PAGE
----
Hendrik Ehrpais (University of Tartu)
Wednesday 03 April
10:30 - 12:00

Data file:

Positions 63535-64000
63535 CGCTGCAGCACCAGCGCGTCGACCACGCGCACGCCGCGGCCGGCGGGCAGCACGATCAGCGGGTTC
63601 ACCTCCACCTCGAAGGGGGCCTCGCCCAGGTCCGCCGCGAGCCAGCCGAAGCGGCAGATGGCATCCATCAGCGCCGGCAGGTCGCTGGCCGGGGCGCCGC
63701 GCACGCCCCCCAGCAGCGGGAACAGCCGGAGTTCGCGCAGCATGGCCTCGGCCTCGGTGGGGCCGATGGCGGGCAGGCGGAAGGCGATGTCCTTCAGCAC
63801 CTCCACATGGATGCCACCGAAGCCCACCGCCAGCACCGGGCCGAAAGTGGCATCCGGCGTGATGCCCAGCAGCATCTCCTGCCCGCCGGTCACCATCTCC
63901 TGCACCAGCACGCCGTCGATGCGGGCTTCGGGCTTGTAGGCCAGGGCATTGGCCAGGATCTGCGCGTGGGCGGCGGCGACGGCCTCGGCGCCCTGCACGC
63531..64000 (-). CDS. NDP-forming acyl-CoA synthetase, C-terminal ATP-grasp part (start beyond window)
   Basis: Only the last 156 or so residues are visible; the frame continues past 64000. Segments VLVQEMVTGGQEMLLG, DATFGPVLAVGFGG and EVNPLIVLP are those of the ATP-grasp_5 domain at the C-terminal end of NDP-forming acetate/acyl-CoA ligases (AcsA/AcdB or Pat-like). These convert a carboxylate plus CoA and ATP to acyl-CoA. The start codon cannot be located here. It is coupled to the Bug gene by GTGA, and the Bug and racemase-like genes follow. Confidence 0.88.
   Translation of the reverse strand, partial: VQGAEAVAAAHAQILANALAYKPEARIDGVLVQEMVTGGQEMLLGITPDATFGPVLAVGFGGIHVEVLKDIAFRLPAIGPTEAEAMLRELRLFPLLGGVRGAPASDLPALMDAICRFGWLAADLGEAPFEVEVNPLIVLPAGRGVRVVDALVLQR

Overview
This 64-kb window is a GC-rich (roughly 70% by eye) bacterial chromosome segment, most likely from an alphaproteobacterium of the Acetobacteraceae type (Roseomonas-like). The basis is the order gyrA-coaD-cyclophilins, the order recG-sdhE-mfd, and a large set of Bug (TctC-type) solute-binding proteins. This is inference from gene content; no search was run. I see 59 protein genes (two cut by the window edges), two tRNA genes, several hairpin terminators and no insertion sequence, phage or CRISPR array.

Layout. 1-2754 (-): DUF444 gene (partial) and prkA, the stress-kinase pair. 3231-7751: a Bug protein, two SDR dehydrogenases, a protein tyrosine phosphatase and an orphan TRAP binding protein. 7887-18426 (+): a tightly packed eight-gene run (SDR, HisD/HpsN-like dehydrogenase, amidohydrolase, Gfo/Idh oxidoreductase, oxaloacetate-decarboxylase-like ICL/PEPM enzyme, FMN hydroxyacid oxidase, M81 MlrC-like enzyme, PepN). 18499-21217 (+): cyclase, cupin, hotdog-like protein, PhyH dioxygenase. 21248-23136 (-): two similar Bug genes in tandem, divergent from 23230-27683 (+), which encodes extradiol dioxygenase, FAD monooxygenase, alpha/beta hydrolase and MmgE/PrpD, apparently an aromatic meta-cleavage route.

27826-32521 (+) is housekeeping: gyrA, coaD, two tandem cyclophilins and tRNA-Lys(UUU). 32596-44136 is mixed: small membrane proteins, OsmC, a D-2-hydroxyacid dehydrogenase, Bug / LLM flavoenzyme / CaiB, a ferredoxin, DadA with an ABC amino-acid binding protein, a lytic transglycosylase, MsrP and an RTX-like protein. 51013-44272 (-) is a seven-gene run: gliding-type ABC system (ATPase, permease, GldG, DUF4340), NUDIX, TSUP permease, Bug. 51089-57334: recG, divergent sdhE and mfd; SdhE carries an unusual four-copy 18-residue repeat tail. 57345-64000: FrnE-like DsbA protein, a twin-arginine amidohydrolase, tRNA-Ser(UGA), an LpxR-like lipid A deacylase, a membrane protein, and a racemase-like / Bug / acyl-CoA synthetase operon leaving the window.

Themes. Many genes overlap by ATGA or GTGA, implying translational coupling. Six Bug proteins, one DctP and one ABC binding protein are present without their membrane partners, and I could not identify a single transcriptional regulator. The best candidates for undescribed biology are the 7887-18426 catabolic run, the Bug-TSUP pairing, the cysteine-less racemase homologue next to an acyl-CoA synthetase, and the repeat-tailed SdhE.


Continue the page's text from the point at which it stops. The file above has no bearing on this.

Here we present the mission analysis for the ESTCube-2 three-unit CubeSat, which is designed to test Coulomb drag propulsion. The primary mission is to deploy and charge a tether in low Earth orbit to decrease the altitude of satellite. The negatively charged plasma brake tether interacts with the ambient ionospheric plasma ram flow to slow down the satellite. To test this concept, ESTCube-2 will deploy a 300 m tether and subsequently charge it to 1 kV. Such a tether could deorbit ESTCube-2 from an altitude of 700 km to 500 km in half a year. The plasma brake is a lightweight, efficient, cost-effective, and scalable deorbiting system with a potential to address the space debris issue at critical altitudes of 1200 km and less. The ESTCube-2 platform is designed to accommodate the future Coulomb drag propulsion experiments. One example is the demonstration the electric solar wind sail (E-sail) outside the Earth’s magnetosphere, which would enable interplanetary travel for nanospacecraft with, in principle, unlimited delta-v. The satellite bus and deorbiting module occupy around 1.5 CubeSat units, providing the rest for payloads. The ESTCube-2 platform can be reused to conduct exposure experiments (e.g. biological) in the higher orbital altitudes (up to 1200km) where deorbiting system will be required making it impossible for nanosatellite employing traditional propulsion. Significant time spent in the Inner Van Allen belt (0.1-450 MeV photons) will increase total ionisation dose and decrease mission time dramatically in comparison with one conducted on the ISS presently.